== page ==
Suricata with SSL Decryption

Does anyone know how to get the suricata engine to break TLS and scan the encrypted payload?
I am used to this being on an all-in-one device firewall.

Suricata can’t break TLS, neither other software, what is normally done is to install a decryption proxy/device in managed environment where you can push your local root certificate to endpoints.

This root certificate is installed on all endpoints and trusted, the decryption device intercepts all TLS communications and generates certificates that are presented to the client’s software, those certificates are signed with local root certificate.

Some of those decryption devices has the capability to forward the decrypted packets to other software like Suricata.

Hope this helps

Thanks for the response. I understand that Suricata wont be able to see encrypted traffic. What im asking is if i have Suricata installed on a seperate server than my firewall, and my firewall can do the decryption, how does one send that decrypted stream to Suricata. Thats the missng piece im not getting how to do.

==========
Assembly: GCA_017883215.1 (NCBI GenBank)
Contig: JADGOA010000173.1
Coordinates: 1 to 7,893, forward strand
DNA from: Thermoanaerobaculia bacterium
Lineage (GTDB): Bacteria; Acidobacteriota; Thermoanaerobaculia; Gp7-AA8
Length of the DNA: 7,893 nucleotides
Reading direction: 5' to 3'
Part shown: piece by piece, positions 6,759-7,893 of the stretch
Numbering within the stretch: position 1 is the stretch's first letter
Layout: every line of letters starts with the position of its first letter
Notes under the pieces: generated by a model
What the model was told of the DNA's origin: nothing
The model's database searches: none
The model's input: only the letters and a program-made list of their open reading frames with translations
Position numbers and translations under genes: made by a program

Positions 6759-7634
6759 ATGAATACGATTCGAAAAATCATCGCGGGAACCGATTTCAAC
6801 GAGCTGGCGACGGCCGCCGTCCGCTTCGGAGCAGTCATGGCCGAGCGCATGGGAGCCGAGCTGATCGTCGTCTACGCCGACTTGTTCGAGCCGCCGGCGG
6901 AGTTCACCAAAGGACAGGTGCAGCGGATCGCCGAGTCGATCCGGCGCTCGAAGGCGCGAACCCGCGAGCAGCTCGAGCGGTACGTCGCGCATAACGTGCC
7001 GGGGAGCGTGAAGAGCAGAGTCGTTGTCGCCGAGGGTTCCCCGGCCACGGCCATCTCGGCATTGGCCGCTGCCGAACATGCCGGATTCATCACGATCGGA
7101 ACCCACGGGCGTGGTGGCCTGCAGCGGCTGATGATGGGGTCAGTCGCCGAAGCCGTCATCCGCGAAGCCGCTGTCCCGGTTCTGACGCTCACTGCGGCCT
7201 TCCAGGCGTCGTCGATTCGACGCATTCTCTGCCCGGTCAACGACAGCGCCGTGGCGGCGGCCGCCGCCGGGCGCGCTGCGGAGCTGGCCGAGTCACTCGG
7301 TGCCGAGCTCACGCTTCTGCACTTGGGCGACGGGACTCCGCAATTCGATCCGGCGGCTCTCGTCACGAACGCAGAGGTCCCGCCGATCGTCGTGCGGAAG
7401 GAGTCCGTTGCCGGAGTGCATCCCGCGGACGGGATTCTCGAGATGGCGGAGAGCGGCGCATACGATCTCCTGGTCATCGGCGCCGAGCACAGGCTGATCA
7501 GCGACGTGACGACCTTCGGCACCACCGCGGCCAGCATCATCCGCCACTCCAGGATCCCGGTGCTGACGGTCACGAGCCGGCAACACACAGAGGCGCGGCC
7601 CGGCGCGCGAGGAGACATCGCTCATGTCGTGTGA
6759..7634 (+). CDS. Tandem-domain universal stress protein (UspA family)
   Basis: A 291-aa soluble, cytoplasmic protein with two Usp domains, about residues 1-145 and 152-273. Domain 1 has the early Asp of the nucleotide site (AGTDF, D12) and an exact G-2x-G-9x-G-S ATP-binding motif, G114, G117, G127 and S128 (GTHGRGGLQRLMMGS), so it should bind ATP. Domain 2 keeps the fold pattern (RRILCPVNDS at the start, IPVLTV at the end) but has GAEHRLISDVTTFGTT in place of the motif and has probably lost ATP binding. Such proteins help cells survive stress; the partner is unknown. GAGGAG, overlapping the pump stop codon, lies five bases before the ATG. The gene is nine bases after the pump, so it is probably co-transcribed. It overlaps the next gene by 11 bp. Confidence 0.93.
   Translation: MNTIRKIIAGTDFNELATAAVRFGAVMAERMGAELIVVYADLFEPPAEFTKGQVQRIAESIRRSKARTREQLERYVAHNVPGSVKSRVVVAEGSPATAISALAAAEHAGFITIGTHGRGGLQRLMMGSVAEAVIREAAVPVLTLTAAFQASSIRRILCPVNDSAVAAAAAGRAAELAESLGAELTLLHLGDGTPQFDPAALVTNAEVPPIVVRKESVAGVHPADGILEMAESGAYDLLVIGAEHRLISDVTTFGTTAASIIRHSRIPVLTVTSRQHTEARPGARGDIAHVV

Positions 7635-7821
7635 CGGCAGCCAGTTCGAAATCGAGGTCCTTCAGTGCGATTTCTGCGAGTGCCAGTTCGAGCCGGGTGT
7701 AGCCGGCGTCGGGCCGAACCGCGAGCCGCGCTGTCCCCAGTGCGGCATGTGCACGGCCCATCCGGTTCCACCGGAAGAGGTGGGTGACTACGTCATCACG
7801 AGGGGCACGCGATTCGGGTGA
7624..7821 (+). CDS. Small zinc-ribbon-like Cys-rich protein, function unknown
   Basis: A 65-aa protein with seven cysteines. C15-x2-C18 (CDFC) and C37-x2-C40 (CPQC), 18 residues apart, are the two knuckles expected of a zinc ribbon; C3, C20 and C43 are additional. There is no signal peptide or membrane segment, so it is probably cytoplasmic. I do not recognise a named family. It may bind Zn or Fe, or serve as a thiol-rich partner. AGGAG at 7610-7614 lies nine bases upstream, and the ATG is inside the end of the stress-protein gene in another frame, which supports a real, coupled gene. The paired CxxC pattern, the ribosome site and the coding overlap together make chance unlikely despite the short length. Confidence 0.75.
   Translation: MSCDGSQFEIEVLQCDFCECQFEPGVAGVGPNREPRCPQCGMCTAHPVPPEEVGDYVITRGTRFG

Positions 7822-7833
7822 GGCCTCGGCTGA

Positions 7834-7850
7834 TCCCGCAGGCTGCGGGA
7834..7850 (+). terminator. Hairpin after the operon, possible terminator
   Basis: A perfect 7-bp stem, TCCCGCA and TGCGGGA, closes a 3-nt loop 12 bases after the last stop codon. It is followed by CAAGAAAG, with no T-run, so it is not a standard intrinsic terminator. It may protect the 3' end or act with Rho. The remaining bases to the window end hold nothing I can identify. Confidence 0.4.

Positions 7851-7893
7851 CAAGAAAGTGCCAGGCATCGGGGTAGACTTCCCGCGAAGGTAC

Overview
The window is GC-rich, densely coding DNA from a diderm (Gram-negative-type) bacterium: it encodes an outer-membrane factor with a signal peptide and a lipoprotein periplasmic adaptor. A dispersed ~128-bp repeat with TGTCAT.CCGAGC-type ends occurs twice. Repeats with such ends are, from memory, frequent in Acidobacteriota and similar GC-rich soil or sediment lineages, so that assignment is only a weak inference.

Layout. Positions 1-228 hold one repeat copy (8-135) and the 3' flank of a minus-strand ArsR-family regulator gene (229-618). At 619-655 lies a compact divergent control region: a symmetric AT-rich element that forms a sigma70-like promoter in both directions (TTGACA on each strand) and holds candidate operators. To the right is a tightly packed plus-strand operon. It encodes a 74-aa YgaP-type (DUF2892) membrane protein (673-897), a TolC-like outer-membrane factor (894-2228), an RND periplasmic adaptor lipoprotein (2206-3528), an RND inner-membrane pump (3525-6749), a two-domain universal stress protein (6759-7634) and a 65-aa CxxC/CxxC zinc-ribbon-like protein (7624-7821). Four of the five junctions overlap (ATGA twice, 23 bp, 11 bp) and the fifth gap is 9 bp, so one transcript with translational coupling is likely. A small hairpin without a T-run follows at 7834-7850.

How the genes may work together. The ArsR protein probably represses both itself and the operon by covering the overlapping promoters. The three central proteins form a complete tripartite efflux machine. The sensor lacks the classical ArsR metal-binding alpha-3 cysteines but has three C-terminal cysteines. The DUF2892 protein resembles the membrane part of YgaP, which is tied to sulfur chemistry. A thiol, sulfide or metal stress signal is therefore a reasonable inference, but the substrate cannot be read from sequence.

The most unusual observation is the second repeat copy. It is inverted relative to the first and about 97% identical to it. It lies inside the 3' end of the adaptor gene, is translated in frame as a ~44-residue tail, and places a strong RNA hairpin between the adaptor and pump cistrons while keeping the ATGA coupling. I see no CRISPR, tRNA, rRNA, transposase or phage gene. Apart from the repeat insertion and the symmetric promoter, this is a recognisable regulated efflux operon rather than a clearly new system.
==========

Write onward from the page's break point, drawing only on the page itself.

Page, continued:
Right now Suricata can see traffic thats copied to it via a SPAN port but that also includes TLS streams. I need the IPS to inspect that stream as well…Otherwise the ET Rules that i use are useless.

One solution that I have not tested myself is PolarProxy TLS proxy

Thanks ive been looking into this all day.

So im a bit confused overall regarding Suricata or really any IPS. I see signatures that look at the tcp header or at the payload. From my viewpoint there doesnt seem to be a way to send unencrypted traffic to the suricata engine even if its sitting inline. So im left with the assumption that signatures that are created are never triggered or threat actors are still using port 80(which is possible).
I will continue to do research on my end but if the ips is not integrated with a decryption engine then whats the point.

Even if the connection is encrypted, Suricata can do useful things with it, including matching against IOCs (eg: tls sni), matching against ja3(s) hashes, detecting frequency of communication…etc, moreover NSM feature records every transaction so that you can do network forensics while doing incident response or behavioral detection.

Depending on your architecture and what you are trying to protect, there is actually ways to deal with encrypted traffic, for example if you are protecting web applications, the placing Suricata after the tls termination device will mean it will se unencrypted traffic.

And yes, APTs still use unencrypted channels.

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You are correct on this piece. I do have it running on selected parts of the network where i know for sure there is no TLS.
I was running this on the edge…which i think its the issue.

You can also feed Suricata via a standalone decryption solution like Mira ETO, but it is a enterprise solution and offers VMs or hardware

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